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Old 11-04-2009, 12:16 PM   #1
BOBTHEukBREWER
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Jun 2008
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As I get this problem, I have been reading up about it. It seems I should
1) put dry grain in mash tun and fill from bottom
2) not worry if some "bits" come out with mash liquor
3) not return any runnings to mash tun
4) not over sparge the mashed grains
5) avoid oxidysing the pre boil mash liquor (ie minimise splashing during transfer)
6) have a strong rolling boil of at least 60 minutes
7) mash out for 20 minutes at 77 deg C
8) cool down to 20 deg c as quickly as possible after boil
9) do not agitate / aerate liquor during this chilling
10) use some darker grains and add them during mash out

At present I carelessly pour the wort into the boiler, aerating it, I don't mash out at all, and after boil I vigorously agitate my cooling coil in the liquor to increase cooling rate. I shall use the 10 principles above in my next brew. Please tell me what you think about the 10 principles above, and have I missed any? thanks.

 
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Old 11-04-2009, 01:08 PM   #2
jpsloan
 
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My first impression is that there is no need to aerate your wort prior to boil. In fact (depending on your views of Santa Claus and the aerodynamics of his sleigh) this may result in undesirable off-flavors.

I would make adjustments to your process incrementally, rather than doing all of your steps at once. In order, I would:

- make sure you get rapid cooling
- be sure to get a boil... how "hard" a boil you get, in my opinion, and for how long depends largely on the grains and adjuncts you've used, but this is as much for flavor as clarity
- if you use lots of grain adjuncts, try a cereal mash, and beyond that, try a protein rest
- give your beer a good aging in secondary, or in the bottle, preferrably at a cold temperature

Pounds Sterling to Doughnuts, you'll find a greatly improved clarity from one or all of these steps, without having to worry about your vorlauf.
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Old 11-04-2009, 04:06 PM   #3
BOBTHEukBREWER
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thanks, but note I am NOT trying to aerate wort prior to boil, point 5 is AVOID aerating, I shall implement them all because I see improvement possibility, and then I shall look at water - which I do not modify, I boil tap water 30 minutes and cool to 72 deg f and add pale malt grain.

 
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Old 11-04-2009, 11:05 PM   #4
Rip
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IMO, these helped my chill haze issues the most:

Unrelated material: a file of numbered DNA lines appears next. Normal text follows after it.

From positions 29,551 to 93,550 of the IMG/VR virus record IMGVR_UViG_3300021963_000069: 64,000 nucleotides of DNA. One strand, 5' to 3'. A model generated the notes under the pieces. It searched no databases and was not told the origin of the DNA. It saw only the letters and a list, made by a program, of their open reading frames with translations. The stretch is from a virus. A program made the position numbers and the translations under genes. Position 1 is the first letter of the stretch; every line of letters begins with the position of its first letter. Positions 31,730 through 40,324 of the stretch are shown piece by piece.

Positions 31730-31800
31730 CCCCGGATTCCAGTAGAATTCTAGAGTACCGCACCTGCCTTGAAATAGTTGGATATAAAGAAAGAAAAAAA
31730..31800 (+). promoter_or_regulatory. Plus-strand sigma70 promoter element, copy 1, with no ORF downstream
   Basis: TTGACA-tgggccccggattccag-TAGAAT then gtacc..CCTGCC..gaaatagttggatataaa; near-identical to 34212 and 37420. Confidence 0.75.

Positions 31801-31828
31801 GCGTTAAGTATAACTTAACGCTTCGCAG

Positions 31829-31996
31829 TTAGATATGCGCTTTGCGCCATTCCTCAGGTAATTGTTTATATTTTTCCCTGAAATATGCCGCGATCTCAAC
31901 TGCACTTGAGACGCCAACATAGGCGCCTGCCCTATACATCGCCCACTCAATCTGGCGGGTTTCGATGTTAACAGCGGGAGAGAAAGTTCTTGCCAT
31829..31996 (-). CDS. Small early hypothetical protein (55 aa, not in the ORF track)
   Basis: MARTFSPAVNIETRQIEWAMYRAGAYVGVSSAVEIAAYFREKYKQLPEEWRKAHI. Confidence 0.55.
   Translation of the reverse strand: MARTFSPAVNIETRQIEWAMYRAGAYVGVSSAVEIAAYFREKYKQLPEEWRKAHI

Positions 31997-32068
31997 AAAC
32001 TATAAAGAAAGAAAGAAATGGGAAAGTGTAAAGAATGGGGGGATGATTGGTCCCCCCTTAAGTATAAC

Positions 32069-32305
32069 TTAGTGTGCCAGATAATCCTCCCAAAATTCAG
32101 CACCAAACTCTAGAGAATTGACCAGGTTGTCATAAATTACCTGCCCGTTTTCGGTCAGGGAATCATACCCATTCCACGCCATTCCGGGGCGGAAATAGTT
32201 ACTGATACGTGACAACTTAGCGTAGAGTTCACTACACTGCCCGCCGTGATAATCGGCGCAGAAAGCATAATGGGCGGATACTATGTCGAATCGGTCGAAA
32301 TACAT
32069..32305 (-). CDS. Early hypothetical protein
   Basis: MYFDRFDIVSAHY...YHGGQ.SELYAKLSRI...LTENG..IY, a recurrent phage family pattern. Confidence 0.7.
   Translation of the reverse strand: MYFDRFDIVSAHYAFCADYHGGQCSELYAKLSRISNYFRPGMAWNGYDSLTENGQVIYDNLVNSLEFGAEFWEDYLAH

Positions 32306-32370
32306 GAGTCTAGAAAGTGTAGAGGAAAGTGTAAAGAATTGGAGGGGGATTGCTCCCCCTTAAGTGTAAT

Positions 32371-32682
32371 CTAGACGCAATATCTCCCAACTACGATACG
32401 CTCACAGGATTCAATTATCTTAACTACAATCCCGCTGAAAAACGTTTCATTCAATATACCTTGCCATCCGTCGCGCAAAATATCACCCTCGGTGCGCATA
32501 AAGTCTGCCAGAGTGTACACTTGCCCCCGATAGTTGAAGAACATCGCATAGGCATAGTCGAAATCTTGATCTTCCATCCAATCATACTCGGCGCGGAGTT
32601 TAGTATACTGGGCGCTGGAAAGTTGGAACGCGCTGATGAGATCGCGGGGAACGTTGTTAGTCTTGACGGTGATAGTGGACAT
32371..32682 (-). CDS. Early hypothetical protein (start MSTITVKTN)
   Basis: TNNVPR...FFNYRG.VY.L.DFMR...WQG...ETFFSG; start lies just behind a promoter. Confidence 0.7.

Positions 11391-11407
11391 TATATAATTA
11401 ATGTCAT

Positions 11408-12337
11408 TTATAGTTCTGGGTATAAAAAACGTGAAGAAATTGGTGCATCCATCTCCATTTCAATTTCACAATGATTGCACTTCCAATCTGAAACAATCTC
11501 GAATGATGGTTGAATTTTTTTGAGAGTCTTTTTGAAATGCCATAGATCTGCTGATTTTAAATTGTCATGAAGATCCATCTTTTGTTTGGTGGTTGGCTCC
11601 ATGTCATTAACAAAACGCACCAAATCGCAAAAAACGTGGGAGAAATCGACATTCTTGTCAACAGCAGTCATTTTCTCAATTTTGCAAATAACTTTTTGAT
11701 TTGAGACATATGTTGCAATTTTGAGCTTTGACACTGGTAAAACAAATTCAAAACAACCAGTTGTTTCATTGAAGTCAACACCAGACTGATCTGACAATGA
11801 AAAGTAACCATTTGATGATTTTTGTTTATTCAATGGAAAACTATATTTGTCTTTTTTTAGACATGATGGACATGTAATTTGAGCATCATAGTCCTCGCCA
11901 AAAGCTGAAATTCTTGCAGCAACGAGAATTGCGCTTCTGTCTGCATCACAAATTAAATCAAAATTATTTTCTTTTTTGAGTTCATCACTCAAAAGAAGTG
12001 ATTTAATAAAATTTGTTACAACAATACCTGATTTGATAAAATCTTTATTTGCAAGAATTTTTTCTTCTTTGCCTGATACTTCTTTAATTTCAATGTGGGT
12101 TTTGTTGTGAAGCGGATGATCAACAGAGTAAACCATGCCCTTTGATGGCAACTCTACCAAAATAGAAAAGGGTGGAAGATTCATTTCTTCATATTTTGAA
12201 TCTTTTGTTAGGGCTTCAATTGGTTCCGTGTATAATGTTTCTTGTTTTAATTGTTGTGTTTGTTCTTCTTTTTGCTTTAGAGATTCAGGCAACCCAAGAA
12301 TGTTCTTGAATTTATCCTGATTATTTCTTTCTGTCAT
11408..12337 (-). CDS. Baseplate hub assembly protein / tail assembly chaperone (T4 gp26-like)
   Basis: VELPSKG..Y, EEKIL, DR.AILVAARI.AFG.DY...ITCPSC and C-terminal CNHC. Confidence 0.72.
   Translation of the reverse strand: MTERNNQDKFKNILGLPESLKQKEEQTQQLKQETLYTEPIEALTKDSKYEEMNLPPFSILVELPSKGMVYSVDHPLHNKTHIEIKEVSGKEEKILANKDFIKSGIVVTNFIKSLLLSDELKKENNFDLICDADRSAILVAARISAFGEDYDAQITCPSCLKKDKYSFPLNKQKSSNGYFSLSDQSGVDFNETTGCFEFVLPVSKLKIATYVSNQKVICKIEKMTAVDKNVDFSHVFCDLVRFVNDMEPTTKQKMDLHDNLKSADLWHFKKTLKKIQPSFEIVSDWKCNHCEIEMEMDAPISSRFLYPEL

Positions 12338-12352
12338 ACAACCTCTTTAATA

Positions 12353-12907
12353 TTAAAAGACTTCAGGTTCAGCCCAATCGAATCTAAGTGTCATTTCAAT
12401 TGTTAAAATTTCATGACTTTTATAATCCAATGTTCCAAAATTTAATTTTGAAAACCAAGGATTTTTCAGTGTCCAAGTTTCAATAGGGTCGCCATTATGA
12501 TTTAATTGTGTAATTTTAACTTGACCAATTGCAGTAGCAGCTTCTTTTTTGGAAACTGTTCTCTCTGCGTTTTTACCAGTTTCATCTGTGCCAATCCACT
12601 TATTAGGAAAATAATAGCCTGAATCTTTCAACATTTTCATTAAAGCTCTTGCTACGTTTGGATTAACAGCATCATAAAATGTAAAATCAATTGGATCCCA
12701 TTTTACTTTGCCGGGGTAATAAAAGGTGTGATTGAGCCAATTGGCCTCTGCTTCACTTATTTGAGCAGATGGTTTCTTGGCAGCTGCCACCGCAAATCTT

11) Add Irish Moss to boil @ 30min
12) Use Finings (gelatin or polyclar) about a week before bottling or kegging

...just sayin'

- M

 
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Old 11-04-2009, 11:11 PM   #5
TipsyDragon
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Mar 2009
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chill haze is caused by an improper cold break. you have to drop the temp of your wart as fast as possible. i use an immersion wort chiller and put the brew pot on top of a block of dry ice in a small tub of regular ice.

then once the wart is below 80F i aerate.

 
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Old 11-04-2009, 11:50 PM   #6
OLDBREW
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Oct 2009
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#2 should read worry if grain bit get into your boiler. you vorlauf to make sure your wort runs clear before draining. clear means no husks or bits getting transfered.

 
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Old 11-04-2009, 11:54 PM   #7
ajf
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1) B.S.
2) Worrying is a negative emotion, and never cures anything
3) B.S.
4) True, but shouldn't affect chill haze
5) True, but shouldn't affect chill haze
6) Yes
7) B.S.
8) Yes
9) True, but shouldn't affect chill haze
10) B.S.
11) Don't chill below 13C

-a.
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Old 11-05-2009, 12:06 AM   #8
The Pol
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I think that is a long list of BS... Sometimes I dont even chill my wort, I pour grain into hot water to mash in... some of those things I cannot imagine have anything to do with precipitating out protiens... What are the explainations for those items? Or is it just because someone said so... I mean, what are the mechanics behind them?

There are times I dont even CHILL my wort. Takes about 24 hours, want to know what happens to my beer? This. Rapid cooling doesnt seem to be necessary huh?


 
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Old 11-05-2009, 03:44 AM   #9
Malticulous
 
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Sorry pol but the complete lack of condensation suggest that the beer is not cold enough to exhibit any chill haze. It doesn't look all that cold outside there.
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Old 11-05-2009, 03:48 AM   #10
The Pol
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Quote:
Originally Posted by Conroe View Post
Sorry pol but the complete lack of condensation suggest that the beer is not cold enough to exhibit any chill haze. It doesn't look all that cold outside there.
Well, you are wrong, it was 38F.

It helps when trying to get a photo of a clear beer, to wipe away the condensation, helps the photos.

I can pull beers all day long that look like that, just need a towel.


 
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